Opera: Highway 1, U.S.A.
Company: Opera Theatre of Saint Louis
Venue: Outdoors at Loretto-Hilton Center on Webster University’s campus
Dates: June 4, 13, 17
Story: Bob and Mary own and operate a filling station along Highway 1 in California. It’s a modest but good life for the couple, who are well-respected in their community and pillars of their local church.
Mary wishes to have more for her and her husband, but they’re saddled with Bob’s younger brother Nate, who has continued his education at Bob’s expense, something Bob’s and Nate’s late mother implored Bob to oversee as her final, dying wish. The dutiful older son has done just that.
However, Mary chafes at her desire for a better life for her and Bob after Nate completes his education and spends another year doing very little to pursue employment. Bob, too, is growing impatient but is torn by his promise to his mother to assist Nate, who continues to take advantage of his brother’s generosity.
As tension between Mary and Nate escalates, Bob must decide how much of his brother’s immaturity and his mother’s last wish can be equitably balanced with Bob’s love and devotion to his wife.
Highlights: Opera Theatre of Saint Louis resurrects a seldom-performed work by “the dean of African-American composers” with a resonant interpretation of William Grant Still’s haunting one-act opera first performed in 1963.
Other Info: All of Opera Theatre’s productions this season are being performed on the parking lot at the Loretto-Hilton Center on the campus of Webster University. People sit in pods separated by several feet from other clusters. Tickets for the entire season are sold out, although for the first time 30 free tickets are being given away to each performance so that more patrons may enjoy the Opera Theatre experience.
Still composed nearly 200 works in his lengthy, 20th century career, including five symphonies, four ballets and nine operas as well as choral works, art songs and chamber music. One of his operas, Troubled Island, with a libretto by Langston Hughes, had its first and only production at New York City Opera in 1949.
Similarly, Highway 1, U.S.A. has rarely been performed since its 1963 debut. When Opera Theatre realized its previously scheduled production of Porgy and Bess would be too large for a 2021 presentation with pandemic protocols, it pivoted toward this Still one-act work, utilizing the talents of previously contracted soprano Nicole Cabell (who portrays Mary) and baritone Will Liverman as Bob.
Cabell and Liverman each delivers recitatives with smooth and powerful focus on the libretto by Still’s wife, Verna Arvey. Cabell infuses Mary with a deep love for her husband as well as disdain for the overly content Nate, while Liverman shapes Bob in both singing and mannerisms as an easy-going sort who delights his community cohorts while only slowly seeing his brother’s refusal to take responsibility for his own life.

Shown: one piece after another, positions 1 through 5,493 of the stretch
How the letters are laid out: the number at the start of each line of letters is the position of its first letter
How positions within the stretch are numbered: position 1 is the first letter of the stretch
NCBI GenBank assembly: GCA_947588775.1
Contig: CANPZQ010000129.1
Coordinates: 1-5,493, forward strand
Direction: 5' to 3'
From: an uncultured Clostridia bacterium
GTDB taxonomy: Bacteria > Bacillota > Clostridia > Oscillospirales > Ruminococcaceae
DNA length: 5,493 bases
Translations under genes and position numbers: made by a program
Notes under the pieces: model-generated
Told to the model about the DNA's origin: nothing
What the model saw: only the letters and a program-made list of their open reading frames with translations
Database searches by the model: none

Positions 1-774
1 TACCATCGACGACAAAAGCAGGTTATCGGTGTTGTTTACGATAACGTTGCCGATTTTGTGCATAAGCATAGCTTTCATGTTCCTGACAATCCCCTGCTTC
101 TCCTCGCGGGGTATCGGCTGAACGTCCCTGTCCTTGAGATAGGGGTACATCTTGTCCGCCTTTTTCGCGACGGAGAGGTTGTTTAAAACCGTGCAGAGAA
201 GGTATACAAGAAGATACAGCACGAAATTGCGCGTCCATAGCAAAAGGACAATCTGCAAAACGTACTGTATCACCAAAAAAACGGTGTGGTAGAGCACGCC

Christian Mark Gibbs, like Cabell and Liverman making his OTSL debut, doesn’t have much stage time but makes the most of it in the truncated second act of the one-hour piece. Rehanna Thelwell shines as Mary’s devoted Aunt Lou, who poignantly sings of how she once held baby Mary in her arms and warns her of Nate’s trouble-making potential.
Ron Himes, founder and producing director of The Black Rep, deftly directs his all- African-American cast with aplomb, eliciting especially fine interpretations by many of the performers along the way. Saint Louis Symphony Orchestra conductor laureate Leonard Slatkin coaxes a splendid performance out of members of the SLSO who finely interpret the versatile Still score, which mixes “Romanticism, blues and musical theater,” according to OTSL’s website.
James Schuette’s costumes reflect the look of middle-class folks of the era and Allen Moyer’s set design is filled with furniture and pieces reminiscent of the early ‘60s, such as a formica kitchen table and chairs, bland kitchen cabinets and tiny curtains on a door window. All of the single-room design is effectively illuminated by Christopher Akerlind’s lighting design, while video projections designer Greg Emetaz fills the back wall with starry skies or at nighttime or cloudy daytime vistas.
The capable supporting cast includes Andrew Rene as a sympathetic if conclusion- jumping sheriff; Geoffrey Peterson as the doctor; and soprano solos Lindsey Reynolds and Angel Riley, alto/mezzo solo Tesia Kwarteng and tenor solo Terrence Chin-Loy as church members visiting Bob and Mary.
Arvey’s libretto is overly simplified in the second scene but it’s secondary to Still’s complex operatic score, and that’s OK. Most importantly, kudos to Opera Theatre of Saint Louis for bringing a seldom-heard work by a master African-American composer such as Still to the forefront of its 2021 outdoor season in such a smoothly honed presentation.
Tickets: $39 (sold out); there are 30 free tickets available for every performance on a first-come, first-served basis. May be reserved online or via phone beginning two days before every show. Go to experienceopera.org or call 314-961-0644.